The printer has a self test routine that can be run without a connection to a computer. To start the self test, hold the paper feed button while turning the printer on. The printer will continously print full lines of alphanumeric and graphics characters in this mode. To stop the self test turn the printer off.

Test pattern program

The PCjr technical reference manual covers the printer but some of the details are completely wrong. For example, it says the printer has no graphics capability yet it also documents the ESC K 480 bit-image escape code, which is supposed to allow you print up to 480 pixels across the page at 82 DPI. Clearly the printer has graphics capabilities, and the correct pixel count is 560 at 70 DPI. (The documentation that I linked above has the correct details.)

Before I found the correct documentation I wrote test programs to exercise the printer. The following test pattern consists of a row of graphics where:

  1. The first row has four pixels not printed followed by four printed pixels, alternating across the page.
  2. The second row has four pixels printed followed by four pixels not printed, alternating across the page.
  3. The third row prints every pixel.
IBM PC Compact Printer test pattern

The BASIC program that generated this is below:

100 REM Test pattern generator for the IBM 5181 PC Compact Printer
110 REM mbbrutman@gmail.com, 2021-02-14
120 REM
130 REM BASIC adds a CTRL-Z to mark the end of file when the file is closed.
140 REM This is silly and it needs to be removed. (I'm using a hex editor
150 REM to do it until I can remember the trick to make BASIC stop doing it.)
160 REM
170 REM Note that any pixel data that does not fit on the line is ignored.
180 REM I am taking advantage of this to see how much the printer can fit
190 REM on a line.
200 REM
210 OPEN "5181.prn" FOR OUTPUT AS #1
220 REM
230 REM Print a row 8 pixels high, alternating 4 pixels off and 4 pixels on.
240 PRINT #1,CHR$(24);CHR$(27);"0";:REM Reset the printer and set line spacing.
250 FOR B = 1 TO 75
260 PRINT #1,CHR$(27);"K";CHR$(8);CHR$(0);
270 FOR A = 1 TO 4:PRINT #1,CHR$(0);:NEXT A
280 FOR A = 1 TO 4:PRINT #1,CHR$(255);:NEXT A
290 NEXT B
300 PRINT #1,CHR$(13);CHR$(10);:REM Flush the printer buffer.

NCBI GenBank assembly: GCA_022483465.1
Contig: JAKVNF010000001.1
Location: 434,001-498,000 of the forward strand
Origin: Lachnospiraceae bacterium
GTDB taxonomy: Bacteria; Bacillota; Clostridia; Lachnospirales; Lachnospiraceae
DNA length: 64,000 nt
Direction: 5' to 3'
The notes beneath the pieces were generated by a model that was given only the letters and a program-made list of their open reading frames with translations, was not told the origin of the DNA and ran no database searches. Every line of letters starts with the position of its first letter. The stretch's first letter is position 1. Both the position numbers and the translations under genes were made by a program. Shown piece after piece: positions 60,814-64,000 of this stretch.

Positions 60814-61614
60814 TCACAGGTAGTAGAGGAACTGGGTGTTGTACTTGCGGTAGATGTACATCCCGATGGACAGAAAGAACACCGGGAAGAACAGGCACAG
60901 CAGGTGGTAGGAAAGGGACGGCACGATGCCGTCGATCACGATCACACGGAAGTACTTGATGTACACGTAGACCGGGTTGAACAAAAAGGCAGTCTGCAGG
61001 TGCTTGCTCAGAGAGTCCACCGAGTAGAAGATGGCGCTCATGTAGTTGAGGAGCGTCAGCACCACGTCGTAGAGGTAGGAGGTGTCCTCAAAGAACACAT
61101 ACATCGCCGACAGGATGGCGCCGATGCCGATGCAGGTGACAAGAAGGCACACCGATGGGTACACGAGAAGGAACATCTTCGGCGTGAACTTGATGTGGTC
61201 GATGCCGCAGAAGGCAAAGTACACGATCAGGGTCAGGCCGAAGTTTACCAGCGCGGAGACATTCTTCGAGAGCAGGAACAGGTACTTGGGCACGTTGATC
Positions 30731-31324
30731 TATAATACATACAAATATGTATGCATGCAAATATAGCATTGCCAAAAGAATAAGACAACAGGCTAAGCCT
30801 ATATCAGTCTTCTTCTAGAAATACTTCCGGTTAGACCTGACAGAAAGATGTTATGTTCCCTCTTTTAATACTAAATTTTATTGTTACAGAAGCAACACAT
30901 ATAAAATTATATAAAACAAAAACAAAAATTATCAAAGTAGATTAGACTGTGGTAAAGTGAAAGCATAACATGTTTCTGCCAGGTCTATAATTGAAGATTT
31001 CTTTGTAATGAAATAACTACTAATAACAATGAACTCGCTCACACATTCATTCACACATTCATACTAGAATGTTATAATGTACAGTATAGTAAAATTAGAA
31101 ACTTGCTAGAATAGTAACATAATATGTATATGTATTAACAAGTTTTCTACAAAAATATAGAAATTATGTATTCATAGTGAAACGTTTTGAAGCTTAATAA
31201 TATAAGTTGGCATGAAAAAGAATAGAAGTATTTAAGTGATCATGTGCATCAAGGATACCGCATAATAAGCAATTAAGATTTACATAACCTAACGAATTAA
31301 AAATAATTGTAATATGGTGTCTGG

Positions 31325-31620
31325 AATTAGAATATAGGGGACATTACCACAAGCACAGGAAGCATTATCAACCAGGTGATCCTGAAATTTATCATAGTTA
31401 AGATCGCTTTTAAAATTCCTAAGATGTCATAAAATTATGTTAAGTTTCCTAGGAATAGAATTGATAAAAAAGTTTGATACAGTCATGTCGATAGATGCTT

310 REM
320 REM Print a row 8 pixels high, alternating 4 pixels on and 4 pixels off.
330 PRINT #1,CHR$(24);CHR$(27);"0";:REM Reset the printer and set line spacing.
340 FOR B = 1 TO 75
350 PRINT #1,CHR$(27);"K";CHR$(8);CHR$(0);
360 FOR A = 1 TO 4:PRINT #1,CHR$(255);:NEXT A
370 FOR A = 1 TO 4:PRINT #1,CHR$(0);:NEXT A
380 NEXT B
390 PRINT #1,CHR$(13);CHR$(10);:REM Flush the printer buffer.
400 REM
410 REM Print a full row of pixels 8 pixels high.
420 PRINT #1,CHR$(24);CHR$(27);"0";:REM Reset the printer and set line spacing.
430 FOR B = 1 TO 5
440 PRINT #1,CHR$(27);"K";CHR$(128);CHR$(0);
450 FOR A = 1 TO 128:PRINT #1,CHR$(255);:NEXT A
460 NEXT B
470 PRINT #1,CHR$(13);CHR$(10);:REM Flush the printer buffer.
480 PRINT #1,CHR$(24);:REM Reset the printer.
490 CLOSE #1

The test program generates a file. While it is tempting to consider using LPRINT directly to the printer, I found that BASIC adds extra bytes to the output stream. It is probably possible to suppress those using the WIDTH statement, but I didn't bother to experiment.

BASIC still adds one last insult and appends an end-of-file marker (Ctrl-Z, ASCII code 26) to what is effectively a binary file. I removed the EOF marker using a text editor. You can download the test pattern file here.

To print the contents of the file from DOS do the following:

  • Set your COM port to use 1200bps, no parity, 8 data bits, 1 stop bit: "MODE COM2:1200,N,8,1,R" .  (The "R" is used to tell DOS to retry if the printer is busy.)
  • Copy the file to the COM port: "COPY /B PRINTER.PRN COM2:"

Note the /B is required when sending anything other than pure ASCII data to the printer. Otherwise DOS will interpret the first CTRL-Z character that it finds as the end-of-file marker and stop the transfer to the printer in mid-stream.

Printer BlinkenLights!

And finally, if you had made it this far you might enjoy a video of the printer in action: (Be sure to go full screen and select high definition video so you can see the RS232 signalling in action on the breakout box lights.)

IBM PC Compact Printer video snapshot

Not a bad little printer overall. You had no chance of printing letter quality with it, but for a quick listing or todo list it was more than adequate.

Created in July 5th 2009, Last updated July 17th, 2021
(C)opyright Michael B. Brutman, mbbrutman at gmail.com